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Response to lithium in patients with bipolar disorder is associated with clinical and transdiagnostic genetic factors. The predictive combination of these variables might help clinicians better predict which patients will respond to lithium treatment.
To use a combination of transdiagnostic genetic and clinical factors to predict lithium response in patients with bipolar disorder.
This study utilised genetic and clinical data (n = 1034) collected as part of the International Consortium on Lithium Genetics (ConLi+Gen) project. Polygenic risk scores (PRS) were computed for schizophrenia and major depressive disorder, and then combined with clinical variables using a cross-validated machine-learning regression approach. Unimodal, multimodal and genetically stratified models were trained and validated using ridge, elastic net and random forest regression on 692 patients with bipolar disorder from ten study sites using leave-site-out cross-validation. All models were then tested on an independent test set of 342 patients. The best performing models were then tested in a classification framework.
The best performing linear model explained 5.1% (P = 0.0001) of variance in lithium response and was composed of clinical variables, PRS variables and interaction terms between them. The best performing non-linear model used only clinical variables and explained 8.1% (P = 0.0001) of variance in lithium response. A priori genomic stratification improved non-linear model performance to 13.7% (P = 0.0001) and improved the binary classification of lithium response. This model stratified patients based on their meta-polygenic loadings for major depressive disorder and schizophrenia and was then trained using clinical data.
Using PRS to first stratify patients genetically and then train machine-learning models with clinical predictors led to large improvements in lithium response prediction. When used with other PRS and biological markers in the future this approach may help inform which patients are most likely to respond to lithium treatment.
Suppression of the rostral anterior cingulate cortex (rACC) has shown promise as a prognostic biomarker for depression. We aimed to use machine learning to characterise its ability to predict depression remission.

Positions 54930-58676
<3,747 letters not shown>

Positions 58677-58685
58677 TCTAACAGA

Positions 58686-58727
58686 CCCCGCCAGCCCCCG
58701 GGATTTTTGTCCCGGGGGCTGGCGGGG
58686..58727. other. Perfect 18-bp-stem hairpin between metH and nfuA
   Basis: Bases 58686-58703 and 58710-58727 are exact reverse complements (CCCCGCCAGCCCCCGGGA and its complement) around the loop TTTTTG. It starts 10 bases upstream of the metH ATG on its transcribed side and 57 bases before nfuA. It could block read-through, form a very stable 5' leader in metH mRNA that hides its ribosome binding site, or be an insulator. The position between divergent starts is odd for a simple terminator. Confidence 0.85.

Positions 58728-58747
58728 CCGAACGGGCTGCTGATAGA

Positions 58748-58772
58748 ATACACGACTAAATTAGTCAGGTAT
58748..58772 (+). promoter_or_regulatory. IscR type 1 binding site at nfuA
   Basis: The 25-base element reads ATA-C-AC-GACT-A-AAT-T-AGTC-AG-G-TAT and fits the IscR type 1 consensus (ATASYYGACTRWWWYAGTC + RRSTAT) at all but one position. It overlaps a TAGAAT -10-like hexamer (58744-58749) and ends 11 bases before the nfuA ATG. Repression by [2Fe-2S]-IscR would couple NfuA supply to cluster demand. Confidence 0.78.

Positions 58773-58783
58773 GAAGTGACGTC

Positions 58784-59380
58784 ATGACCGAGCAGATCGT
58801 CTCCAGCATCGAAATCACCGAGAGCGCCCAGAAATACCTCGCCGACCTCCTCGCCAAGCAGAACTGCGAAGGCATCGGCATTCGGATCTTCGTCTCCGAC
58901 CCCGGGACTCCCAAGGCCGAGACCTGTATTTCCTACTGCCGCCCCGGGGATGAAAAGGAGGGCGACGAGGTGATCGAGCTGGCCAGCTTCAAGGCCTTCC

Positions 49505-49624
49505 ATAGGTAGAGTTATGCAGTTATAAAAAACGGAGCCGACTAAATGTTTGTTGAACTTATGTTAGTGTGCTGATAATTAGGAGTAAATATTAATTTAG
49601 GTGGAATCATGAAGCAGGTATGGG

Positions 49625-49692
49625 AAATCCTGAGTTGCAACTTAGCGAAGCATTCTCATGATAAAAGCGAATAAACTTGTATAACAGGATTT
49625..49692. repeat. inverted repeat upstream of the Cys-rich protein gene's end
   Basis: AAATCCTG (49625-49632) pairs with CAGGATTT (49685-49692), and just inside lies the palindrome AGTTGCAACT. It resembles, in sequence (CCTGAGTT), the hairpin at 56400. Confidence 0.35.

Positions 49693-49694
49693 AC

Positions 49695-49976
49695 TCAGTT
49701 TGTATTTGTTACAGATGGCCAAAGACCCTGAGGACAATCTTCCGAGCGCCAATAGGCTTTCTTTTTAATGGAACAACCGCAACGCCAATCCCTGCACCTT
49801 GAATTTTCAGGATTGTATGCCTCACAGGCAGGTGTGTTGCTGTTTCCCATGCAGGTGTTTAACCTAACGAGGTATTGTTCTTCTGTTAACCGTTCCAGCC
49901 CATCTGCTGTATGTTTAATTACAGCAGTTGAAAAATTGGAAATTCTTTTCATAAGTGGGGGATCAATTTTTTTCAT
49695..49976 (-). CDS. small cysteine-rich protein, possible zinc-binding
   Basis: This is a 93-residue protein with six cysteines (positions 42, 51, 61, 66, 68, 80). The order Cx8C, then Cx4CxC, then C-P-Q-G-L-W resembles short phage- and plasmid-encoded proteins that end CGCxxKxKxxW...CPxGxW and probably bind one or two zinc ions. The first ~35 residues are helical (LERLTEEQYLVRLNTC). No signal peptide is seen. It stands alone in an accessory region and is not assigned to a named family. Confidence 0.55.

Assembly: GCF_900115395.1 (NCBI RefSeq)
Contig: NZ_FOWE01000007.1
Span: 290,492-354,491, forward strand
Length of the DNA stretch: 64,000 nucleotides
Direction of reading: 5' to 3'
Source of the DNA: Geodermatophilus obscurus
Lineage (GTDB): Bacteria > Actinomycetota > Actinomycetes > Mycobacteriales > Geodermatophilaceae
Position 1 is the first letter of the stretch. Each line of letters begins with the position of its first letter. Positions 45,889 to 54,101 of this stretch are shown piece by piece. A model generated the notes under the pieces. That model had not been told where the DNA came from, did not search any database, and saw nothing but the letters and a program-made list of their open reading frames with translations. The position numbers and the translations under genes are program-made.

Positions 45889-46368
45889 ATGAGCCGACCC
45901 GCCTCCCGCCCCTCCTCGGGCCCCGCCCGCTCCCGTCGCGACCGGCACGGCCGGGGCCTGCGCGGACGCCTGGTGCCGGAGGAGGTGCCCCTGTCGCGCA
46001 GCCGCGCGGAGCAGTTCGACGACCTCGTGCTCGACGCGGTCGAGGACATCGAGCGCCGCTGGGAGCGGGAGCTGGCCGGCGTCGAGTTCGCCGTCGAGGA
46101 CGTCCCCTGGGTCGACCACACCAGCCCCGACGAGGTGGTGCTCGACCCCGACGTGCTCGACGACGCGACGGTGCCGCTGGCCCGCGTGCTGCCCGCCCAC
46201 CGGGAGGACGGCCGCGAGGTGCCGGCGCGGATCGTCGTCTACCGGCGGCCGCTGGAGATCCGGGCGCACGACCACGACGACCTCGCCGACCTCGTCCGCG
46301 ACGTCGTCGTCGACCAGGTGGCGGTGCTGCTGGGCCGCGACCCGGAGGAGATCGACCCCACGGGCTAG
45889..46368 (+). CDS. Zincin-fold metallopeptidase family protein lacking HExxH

Data were obtained from 81 15- to 25-year-olds with a major depressive disorder who had participated in the YoDA-C trial, in which they had been randomised to receive cognitive behavioural therapy plus either fluoxetine or placebo. Prior to commencing treatment patients performed a functional magnetic resonance imaging (fMRI) task to assess rACC suppression. Support vector machines were trained on the fMRI data using nested cross-validation, and were similarly trained on clinical data. We further tested our fMRI model on data from the YoDA-A trial, in which participants had completed the same fMRI paradigm.
Thirty-six of 81 (44%) participants in the YoDA-C trial achieved remission. Our fMRI model was able to predict remission status (AUC = 0.777 [95% confidence interval (CI) 0.638–0.916], balanced accuracy = 67%, negative predictive value = 74%, p < 0.0001). Clinical models failed to predict remission status at better than chance levels. Testing the model on the alternative YoDA-A dataset confirmed its ability to predict remission (AUC = 0.776, balanced accuracy = 64%, negative predictive value = 70%, p < 0.0001).
We confirm that rACC activity acts as a prognostic biomarker for depression. The machine learning model can identify patients who are likely to have difficult-to-treat depression, which might direct the earlier provision of enhanced support and more intensive therapies.
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